As regular readers of this blog know, one of the many consequences that may follow for a company that experiences a cybersecurity incident is that it could get hit with a D&O claim. In the following guest post, Paul Ferrillo examine whether the increasing move toward cybersecurity-related D&O claims could in turn lead to an increase in prior Delaware Section 220 books and records inspection demands. Paul is a shareholder in the Greenberg Traurig law firm’s Cybersecurity, Privacy, and Crisis Management Practice. I would like to thank Paul for allowing me to publish his guest post as an article on this site. I welcome guest post submissions from responsible authors on topics of interest to this blog’s readers. Please contact me directly if you would like to submit a guest post. Here is Paul’s article.
The most recent spate of high profile cybersecurity breaches generally have an element that most directors do not like — litigation against the board. Whether it be on Securities litigation precipitated by a stock drop (e.g. FedEx or Capital One), or breach of fiduciary duty litigation, boards continue to find themselves on the wrong side of the playing field when it comes to cybersecurity cases, especially from a bad breach. As a result, lots of questions will be asked about the board’s conduct. What did they know about the cybersecurity posture of the company? When did they know it? And in Delaware, more generally, did they fulfill their fiduciary duty with respect to the oversight of the cybersecurity of the company?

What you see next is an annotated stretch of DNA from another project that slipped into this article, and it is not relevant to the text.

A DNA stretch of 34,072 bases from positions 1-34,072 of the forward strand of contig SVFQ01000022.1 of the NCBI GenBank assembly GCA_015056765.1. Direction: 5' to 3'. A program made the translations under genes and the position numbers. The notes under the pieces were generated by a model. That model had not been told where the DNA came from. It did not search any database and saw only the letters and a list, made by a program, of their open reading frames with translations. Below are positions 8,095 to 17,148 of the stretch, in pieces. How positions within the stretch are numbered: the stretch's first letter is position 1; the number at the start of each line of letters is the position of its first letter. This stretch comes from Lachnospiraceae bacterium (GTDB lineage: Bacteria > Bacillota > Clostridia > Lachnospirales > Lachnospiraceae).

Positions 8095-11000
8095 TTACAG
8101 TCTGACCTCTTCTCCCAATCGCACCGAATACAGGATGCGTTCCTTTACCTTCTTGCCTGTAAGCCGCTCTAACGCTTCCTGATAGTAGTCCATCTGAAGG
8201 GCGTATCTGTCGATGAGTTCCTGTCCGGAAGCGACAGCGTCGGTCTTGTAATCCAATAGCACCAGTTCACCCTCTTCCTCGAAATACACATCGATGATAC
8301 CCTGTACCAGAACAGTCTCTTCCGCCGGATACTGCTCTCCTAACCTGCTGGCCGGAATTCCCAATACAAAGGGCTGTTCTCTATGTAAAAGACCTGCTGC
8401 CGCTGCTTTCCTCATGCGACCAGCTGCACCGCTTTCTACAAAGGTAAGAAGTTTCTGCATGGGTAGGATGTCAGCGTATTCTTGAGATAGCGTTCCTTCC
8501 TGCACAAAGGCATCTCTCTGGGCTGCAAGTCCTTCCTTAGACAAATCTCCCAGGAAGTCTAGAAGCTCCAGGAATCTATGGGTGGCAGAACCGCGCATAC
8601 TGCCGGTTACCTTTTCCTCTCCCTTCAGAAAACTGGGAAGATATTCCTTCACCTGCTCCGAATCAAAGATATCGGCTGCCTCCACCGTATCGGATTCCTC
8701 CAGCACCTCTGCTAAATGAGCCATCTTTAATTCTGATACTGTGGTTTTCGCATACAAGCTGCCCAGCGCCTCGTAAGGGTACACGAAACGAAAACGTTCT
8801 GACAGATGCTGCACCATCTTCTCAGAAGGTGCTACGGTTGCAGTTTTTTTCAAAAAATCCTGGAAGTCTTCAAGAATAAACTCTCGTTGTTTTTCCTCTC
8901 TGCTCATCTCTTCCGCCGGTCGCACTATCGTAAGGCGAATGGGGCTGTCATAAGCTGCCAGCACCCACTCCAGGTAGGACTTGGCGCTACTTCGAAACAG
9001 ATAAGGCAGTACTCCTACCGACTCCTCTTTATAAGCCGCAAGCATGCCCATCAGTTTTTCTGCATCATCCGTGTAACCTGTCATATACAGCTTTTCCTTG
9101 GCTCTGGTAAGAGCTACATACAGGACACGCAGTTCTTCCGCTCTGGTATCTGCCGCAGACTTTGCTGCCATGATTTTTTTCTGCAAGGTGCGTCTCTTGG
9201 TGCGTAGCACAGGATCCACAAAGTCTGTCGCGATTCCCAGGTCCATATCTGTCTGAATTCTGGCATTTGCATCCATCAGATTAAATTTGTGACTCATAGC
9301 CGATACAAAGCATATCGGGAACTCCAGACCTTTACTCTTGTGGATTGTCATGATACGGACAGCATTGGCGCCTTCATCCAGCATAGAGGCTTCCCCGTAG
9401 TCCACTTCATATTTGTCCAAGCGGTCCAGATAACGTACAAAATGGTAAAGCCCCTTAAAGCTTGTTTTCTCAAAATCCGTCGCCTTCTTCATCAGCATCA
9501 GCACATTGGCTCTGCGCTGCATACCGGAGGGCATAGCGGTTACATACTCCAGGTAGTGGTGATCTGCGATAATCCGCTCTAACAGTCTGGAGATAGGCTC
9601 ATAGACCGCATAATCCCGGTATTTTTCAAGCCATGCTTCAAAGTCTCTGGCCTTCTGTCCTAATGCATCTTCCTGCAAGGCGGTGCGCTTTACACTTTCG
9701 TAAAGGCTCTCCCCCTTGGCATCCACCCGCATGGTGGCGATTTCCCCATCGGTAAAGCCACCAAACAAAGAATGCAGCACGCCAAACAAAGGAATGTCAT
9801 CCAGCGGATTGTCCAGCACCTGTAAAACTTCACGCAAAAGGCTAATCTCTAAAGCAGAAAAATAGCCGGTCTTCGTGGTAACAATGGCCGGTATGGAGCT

These are all good questions. Testimony might be needed, but at least in Delaware, plaintiffs can file even before the litigation a critical request called a “Section 220 corporate books and records demand (Hereinafter, a “Section 220 demand”). If improperly handled, it might mean that plaintiffs will be able to sufficiently supplement a motion to dismiss made by the directors with factual allegations that the board to not generally “pay any attention to cybersecurity.” If the derivative action survives, then directors will need to buckle up their seatbelts for a potentially bumpy ride on the litigation train. We have seen successful 220 demands in many cases this year (not cyber, but in other areas). Several of the higher profile cases survived, meaning director and officer’s liability insurance limits will continue to get depleted by litigation expenses. That’s bad news for the directors. The news becomes worse if, from a cyber perspective, a company does not survive the consequences of the breach, leaving insurance the only method to protect the director’s personal assets. How do you get though the potential meltdown of a Section 220 demand in cyber-related litigation? Here are some ideas.
“The paramount factor in determining whether a stockholder is entitled to inspection of corporate books and records is the propriety of the stockholder’s purpose in seeking such inspection.” A purpose is “proper” where it reasonably relates to the stockholder’s interest as a stockholder. “In a section 220 action, a stockholder has the burden of proof to demonstrate a proper purpose by a preponderance of the evidence.” See Kosinski v. GGP, Inc. (Del.Ch Aug 28, 2019) available here (Hereinafter “the GGP case”). What is a proper purpose? The GGP case tells us: